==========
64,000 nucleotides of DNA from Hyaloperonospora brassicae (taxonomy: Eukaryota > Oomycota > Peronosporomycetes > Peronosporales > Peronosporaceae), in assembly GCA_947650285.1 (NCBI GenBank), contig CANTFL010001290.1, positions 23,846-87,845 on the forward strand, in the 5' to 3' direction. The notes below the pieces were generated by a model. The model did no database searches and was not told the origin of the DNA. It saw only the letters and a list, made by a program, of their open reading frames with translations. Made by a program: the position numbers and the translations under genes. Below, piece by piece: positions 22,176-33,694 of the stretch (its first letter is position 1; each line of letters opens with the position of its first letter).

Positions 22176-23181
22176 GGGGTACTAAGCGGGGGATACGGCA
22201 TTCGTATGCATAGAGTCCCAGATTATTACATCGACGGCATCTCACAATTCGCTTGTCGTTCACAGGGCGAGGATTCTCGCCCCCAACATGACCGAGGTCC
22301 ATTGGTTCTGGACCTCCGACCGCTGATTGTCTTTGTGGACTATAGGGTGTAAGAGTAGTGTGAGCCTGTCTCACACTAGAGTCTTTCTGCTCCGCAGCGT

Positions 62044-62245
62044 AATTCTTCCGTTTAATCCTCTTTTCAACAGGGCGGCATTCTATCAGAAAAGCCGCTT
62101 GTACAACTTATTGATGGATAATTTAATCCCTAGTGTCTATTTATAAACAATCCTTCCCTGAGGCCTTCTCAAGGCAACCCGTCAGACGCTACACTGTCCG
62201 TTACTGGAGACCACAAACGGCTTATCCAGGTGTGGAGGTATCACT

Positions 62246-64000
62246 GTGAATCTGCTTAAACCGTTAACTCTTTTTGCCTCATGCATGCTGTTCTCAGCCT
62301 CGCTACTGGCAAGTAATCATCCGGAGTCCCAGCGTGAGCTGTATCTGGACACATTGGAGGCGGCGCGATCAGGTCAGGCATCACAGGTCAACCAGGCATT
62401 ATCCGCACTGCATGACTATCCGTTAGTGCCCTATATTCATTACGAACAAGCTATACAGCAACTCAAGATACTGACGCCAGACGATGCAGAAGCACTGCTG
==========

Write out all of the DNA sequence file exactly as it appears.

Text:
64,000 nucleotides of DNA from Hyaloperonospora brassicae (taxonomy: Eukaryota > Oomycota > Peronosporomycetes > Peronosporales > Peronosporaceae), in assembly GCA_947650285.1 (NCBI GenBank), contig CANTFL010001290.1, positions 23,846-87,845 on the forward strand, in the 5' to 3' direction. The notes below the pieces were generated by a model. The model did no database searches and was not told the origin of the DNA. It saw only the letters and a list, made by a program, of their open reading frames with translations. Made by a program: the position numbers and the translations under genes. Below, piece by piece: positions 22,176-33,694 of the stretch (its first letter is position 1; each line of letters opens with the position of its first letter).

Positions 22176-23181
22176 GGGGTACTAAGCGGGGGATACGGCA
22201 TTCGTATGCATAGAGTCCCAGATTATTACATCGACGGCATCTCACAATTCGCTTGTCGTTCACAGGGCGAGGATTCTCGCCCCCAACATGACCGAGGTCC
22301 ATTGGTTCTGGACCTCCGACCGCTGATTGTCTTTGTGGACTATAGGGTGTAAGAGTAGTGTGAGCCTGTCTCACACTAGAGTCTTTCTGCTCCGCAGCGT

Positions 62044-62245
62044 AATTCTTCCGTTTAATCCTCTTTTCAACAGGGCGGCATTCTATCAGAAAAGCCGCTT
62101 GTACAACTTATTGATGGATAATTTAATCCCTAGTGTCTATTTATAAACAATCCTTCCCTGAGGCCTTCTCAAGGCAACCCGTCAGACGCTACACTGTCCG
62201 TTACTGGAGACCACAAACGGCTTATCCAGGTGTGGAGGTATCACT

Positions 62246-64000
62246 GTGAATCTGCTTAAACCGTTAACTCTTTTTGCCTCATGCATGCTGTTCTCAGCCT
62301 CGCTACTGGCAAGTAATCATCCGGAGTCCCAGCGTGAGCTGTATCTGGACACATTGGAGGCGGCGCGATCAGGTCAGGCATCACAGGTCAACCAGGCATT
62401 ATCCGCACTGCATGACTATCCGTTAGTGCCCTATATTCATTACGAACAAGCTATACAGCAACTCAAGATACTGACGCCAGACGATGCAGAAGCACTGCTG